- This reply was modified 3 months, 3 weeks ago by Shawn Peyton.
Ben H.BPL Member
@bzhayesLocale: So. California
Nice run-down! I’m glad someone put the chairs side-by-side.
In terms of room for innovation, it seems like the Monarch butterfly could use a make-over. It doesn’t make any sense to me that a 2-legged chair would weigh 25% more than a 4-legged chair. The weight only makes sense from when the chairs were developed (Monarch butterfly is much older and the model that spurred innovation of this type of chair).
Also, you mentioned:
Maybe it’s time for an established cottage brand to take this challenge on – or for someone new to make an entrance…
I am surprised you didn’t mention slinglight particularly since they appear to be back in production (at least for the time being): https://www.slinglight.com/sl2/orders/ I would have been nice to hear how they compare to the top two on your list. They all seem very comparable.Jul 2, 2019 at 1:16 pm #3600321
While the REI and Helinox chairs are very similar in materials. design and construction, they differ greatly in one respect. The leg structure of the REI is rotated 90 degrees from the Helinox or if you prefer, the Helinox is rotated 90 degrees from the REI :)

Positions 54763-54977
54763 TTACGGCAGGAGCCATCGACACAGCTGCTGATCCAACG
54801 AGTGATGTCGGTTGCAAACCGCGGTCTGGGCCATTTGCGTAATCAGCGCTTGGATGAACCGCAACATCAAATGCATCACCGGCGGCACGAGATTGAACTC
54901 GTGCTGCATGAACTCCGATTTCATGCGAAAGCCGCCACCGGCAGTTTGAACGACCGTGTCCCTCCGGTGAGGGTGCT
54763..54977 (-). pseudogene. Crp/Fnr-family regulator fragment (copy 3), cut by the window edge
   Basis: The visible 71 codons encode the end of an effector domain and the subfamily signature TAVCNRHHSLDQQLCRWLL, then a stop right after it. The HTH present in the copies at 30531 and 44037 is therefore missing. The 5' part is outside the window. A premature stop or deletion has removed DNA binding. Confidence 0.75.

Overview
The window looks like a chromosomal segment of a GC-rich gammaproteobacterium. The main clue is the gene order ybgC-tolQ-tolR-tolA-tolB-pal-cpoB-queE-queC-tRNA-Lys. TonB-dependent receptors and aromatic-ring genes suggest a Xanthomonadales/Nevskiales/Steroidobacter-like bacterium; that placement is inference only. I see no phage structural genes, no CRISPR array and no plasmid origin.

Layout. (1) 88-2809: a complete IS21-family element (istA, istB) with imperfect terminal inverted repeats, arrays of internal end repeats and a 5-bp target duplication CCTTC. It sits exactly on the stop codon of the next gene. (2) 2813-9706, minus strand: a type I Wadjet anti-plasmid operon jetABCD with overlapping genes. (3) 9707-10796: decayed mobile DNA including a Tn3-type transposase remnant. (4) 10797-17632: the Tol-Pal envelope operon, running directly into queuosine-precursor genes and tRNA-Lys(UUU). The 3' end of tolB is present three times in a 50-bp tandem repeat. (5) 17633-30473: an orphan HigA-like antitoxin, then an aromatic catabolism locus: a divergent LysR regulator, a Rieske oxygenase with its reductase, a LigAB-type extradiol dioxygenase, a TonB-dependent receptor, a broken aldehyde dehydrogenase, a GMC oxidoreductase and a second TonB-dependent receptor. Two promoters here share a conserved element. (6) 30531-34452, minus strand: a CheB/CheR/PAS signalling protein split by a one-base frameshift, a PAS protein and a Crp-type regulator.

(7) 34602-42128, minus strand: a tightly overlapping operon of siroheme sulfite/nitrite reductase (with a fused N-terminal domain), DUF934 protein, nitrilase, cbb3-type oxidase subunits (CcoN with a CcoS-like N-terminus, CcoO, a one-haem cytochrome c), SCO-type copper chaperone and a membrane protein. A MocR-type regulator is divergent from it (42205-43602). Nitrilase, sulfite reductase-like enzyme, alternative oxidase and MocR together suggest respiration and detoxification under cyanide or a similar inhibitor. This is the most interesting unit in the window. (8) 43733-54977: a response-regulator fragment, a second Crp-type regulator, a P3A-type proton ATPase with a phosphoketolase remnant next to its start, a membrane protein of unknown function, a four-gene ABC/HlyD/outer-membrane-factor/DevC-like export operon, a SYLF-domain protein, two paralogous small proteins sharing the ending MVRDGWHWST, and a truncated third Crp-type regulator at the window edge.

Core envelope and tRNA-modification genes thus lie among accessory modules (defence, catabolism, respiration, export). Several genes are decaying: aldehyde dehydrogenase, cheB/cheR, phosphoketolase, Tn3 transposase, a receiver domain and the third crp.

Since the feet form a rectangle…Long side oriented front-to-back on the REI, side-to-side on the Helinox…it would seen this would make a significant difference in each chair’s directional stability. Can anyone who has used both comment on this? In all of the chairs I have used, I have valued side-to-side stability over front-to-back.
Am I allowing visual appearance to color my expectations for the REI chair?Jul 2, 2019 at 6:03 pm #3600366
Ben H.BPL Member
@bzhayesLocale: So. California
They mentioned in the review that the REI chair has side-to-side flex and the Helinox has front-to-back flex:
Flexlite Air is a tad more comfortable (just a wee bit more roomy at the hips), and we like the slight side to side flex, vs. the front to back flex of the Helinox.Jul 2, 2019 at 6:59 pm #3600370
Ben – that makes sense and is exactly what I would expect from looking at the implementation. I personally prefer the side-to-side stability and quite enjoy the forward-backward flex of the Chair Zero. Looks like there is an good option for everyone’s tastes :)Aug 9, 2019 at 10:20 pm #3605436
Jeff HollisBPL Member
One big advantage for using an inflatable chair kit over a framed chair, is you can use it in your shelter when weather turns bad. I’ve been using them for decades and I wish the article actually tested some models since durability can be a real problem. I have had good luck with Therm A Rest Trekker chair kits but anything in the 5-8 oz range is suspect based on my experience.Oct 5, 2019 at 8:53 pm #3612756
Edward RileyBPL Member
I love my Alite Monarch Butterfly chair. Feels like I’m sitting on a rocking chair. When I don’t feel like balancing I turn it over and with the back rest on the ground I lean against the seat section. It’s not quite as comfortable as the Crazy Creek chair, but it’s close.